What do the owners of Ristretto Caffè, Café Blanco and Café Sur Emporio all have in common? Simply put, they are dedicated to preserving traditional culinary practices throughout La Isla Grande de Chiloé.
Just another beautiful day on La Isla Grande de Chiloé. Photo by Jacob Atkins
At the forefront of this initiative is Mauricio Ayala Cortés, the owner of Café Sur Emporio in the regional capital of Castro. According to this enterpriser, the goals are twofold: to safeguard age-old knowledge of Chilote cuisine while making farm work more profitable for the next generation of campesinos. To accomplish this, Cortés has created an intricate network of buyers to purchase goods directly from local producers.
¨We are building a bridge between the community and the kitchen,¨ says Cortés. ¨I act as a go-between, selling their products for them.¨
"If you ask me about the origin of a paté that I bring you, I'm going to be able to tell you who made it, under which climactic conditions, what animal, what practices were used, and lots more information," says the owner of Café Sur Emporio, Mauricio Ayala Cortés. Photo by Jacob Atkins
Over the years this partnership has incentivized Chilote farmers to invest in high-value crops, such as maqui (Chilean wineberry) and truffles (the illuminati of fungi). As demand for these high-end products increase, the agriculturalists of Chiloé are now supplying cafés and restaurants with provisions, expanding their markets and revenue in the process.
Despite this new-and-improved business model, though, many young Chilotes continue to leave the countryside for economic and lifestyle reasons.
¨As a consequence, the landscape in southern Chile is well-supplied in terms of prime material but not in terms of people with the knowledge to work the land,¨ says Cortés. ¨We're working on that in 30 years, we don´t run out of people with this knowledge… so that they don´t quit producing and go work in the mall or a salmon company for a fixed salary.¨
The rolling hills of Chiloé. Photo by Jacob Atkins
To prevent these skills from vanishing altogether, members of Chiloé Cocina facilitate kitchen workshops throughout the island to provide jovenes with professional experience. Not only does this collaboration sustain cultural traditions, but also expands job prospects for the island’s youngest residents by offering them new skills to learn.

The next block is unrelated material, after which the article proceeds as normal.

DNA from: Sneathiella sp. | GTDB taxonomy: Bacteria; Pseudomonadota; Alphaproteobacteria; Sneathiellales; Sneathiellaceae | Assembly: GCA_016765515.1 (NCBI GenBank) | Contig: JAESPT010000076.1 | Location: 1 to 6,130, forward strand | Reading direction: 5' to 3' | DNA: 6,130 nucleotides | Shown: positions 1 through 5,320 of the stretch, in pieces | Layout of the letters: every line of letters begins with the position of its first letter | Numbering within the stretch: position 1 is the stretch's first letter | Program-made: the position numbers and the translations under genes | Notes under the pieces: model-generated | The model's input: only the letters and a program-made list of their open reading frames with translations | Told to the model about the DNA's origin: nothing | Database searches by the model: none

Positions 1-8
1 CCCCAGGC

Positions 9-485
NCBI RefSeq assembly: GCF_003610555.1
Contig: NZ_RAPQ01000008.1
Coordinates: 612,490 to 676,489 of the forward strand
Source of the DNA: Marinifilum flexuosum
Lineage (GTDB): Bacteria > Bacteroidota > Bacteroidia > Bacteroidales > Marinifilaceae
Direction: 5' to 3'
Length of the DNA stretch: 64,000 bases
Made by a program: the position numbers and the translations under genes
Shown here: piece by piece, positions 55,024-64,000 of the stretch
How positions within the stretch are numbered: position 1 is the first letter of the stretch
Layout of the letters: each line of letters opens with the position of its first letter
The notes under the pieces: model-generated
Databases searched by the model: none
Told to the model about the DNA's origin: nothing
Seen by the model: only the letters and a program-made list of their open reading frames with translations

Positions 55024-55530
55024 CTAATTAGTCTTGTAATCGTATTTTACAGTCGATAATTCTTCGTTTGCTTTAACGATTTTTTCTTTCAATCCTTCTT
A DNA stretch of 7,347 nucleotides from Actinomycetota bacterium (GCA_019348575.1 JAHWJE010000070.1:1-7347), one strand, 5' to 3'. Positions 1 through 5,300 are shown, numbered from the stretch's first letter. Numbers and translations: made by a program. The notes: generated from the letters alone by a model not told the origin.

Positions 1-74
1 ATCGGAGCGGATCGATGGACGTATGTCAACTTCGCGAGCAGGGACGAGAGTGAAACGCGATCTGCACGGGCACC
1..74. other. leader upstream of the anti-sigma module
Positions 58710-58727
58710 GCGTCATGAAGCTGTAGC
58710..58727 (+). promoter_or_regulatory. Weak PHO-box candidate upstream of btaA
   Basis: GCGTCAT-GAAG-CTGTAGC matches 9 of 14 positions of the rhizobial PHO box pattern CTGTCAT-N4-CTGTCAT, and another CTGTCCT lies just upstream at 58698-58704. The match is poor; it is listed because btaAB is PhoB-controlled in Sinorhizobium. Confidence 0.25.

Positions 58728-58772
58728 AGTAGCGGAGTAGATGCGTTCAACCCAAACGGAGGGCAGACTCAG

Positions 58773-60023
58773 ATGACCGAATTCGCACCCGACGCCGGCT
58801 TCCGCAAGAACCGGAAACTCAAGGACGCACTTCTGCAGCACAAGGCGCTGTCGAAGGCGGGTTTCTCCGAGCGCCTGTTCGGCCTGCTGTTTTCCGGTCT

In particular, the art of cooking lloco is a quintessential custom being conserved through these workshops. Traditionally this hearty dish is prepared during the celebratory slaughtering of a pig, consisting of meat sautéed in lard, potatoes, dumplings and blood sausage. While this workshop teaches participants how to properly butcher the pig, it also distributes knowledge about utilizing every imaginable part of the animal after the matanza to use for various cooking purposes.
Along those lines, lloco is also a gift of sorts (laden with pork) to those who couldn't attend the carnivorous festivities. So if you are bestowed with excess pork fat as a gift, don't fret. Although it may not sound appealing, its versatility can be used to make local favorites such as milcao, sopaipillas and chapaleles.
Another venerable Chilote dish being taught in these workshops is curanto- a robust medley of shellfish and meat prepared in a deep hole with smoldering hot rocks at the bottom. As each layer of clams, mussels, barnacles, sausage, chicken, potatoes, dumplings and vegetables are covered with nalca leaves (Chilean rhubarb) wet sacks, dirt and grass, the ingredients are smoked to perfection within this do-it-yourself pressure cooker. Such workshops sponsored by Chiloé Cocina provide instructions to those interested in mastering such a distinctive cooking procedure, which dates back to pre-Colombian Chono traditions.
Curanto is one of Chiloé´s most beloved (mouth-watering) dishes. Photo by Jacob Atkins
Members of Chiloé Cocina consider food to entail more than just fulfilling daily needs for basic sustenance. On the contrary, food is an integral part of Chilote culture with direct correlations to the kitchen and the manner in which people express their devotion to one another. In that regard, not only is this program devoted to nourishing classic entrées and promoting economic opportunities for young farmers, but also steadfast in celebrating a culture known for authentic (not to mention delicious) dishes that are guaranteed to leave you satisfied.
"Everything here in Chiloé happens in the kitchen," says the owner of Café Blanco, Sanny Idini Castillo. "Chilotes prove their love between the food and drink."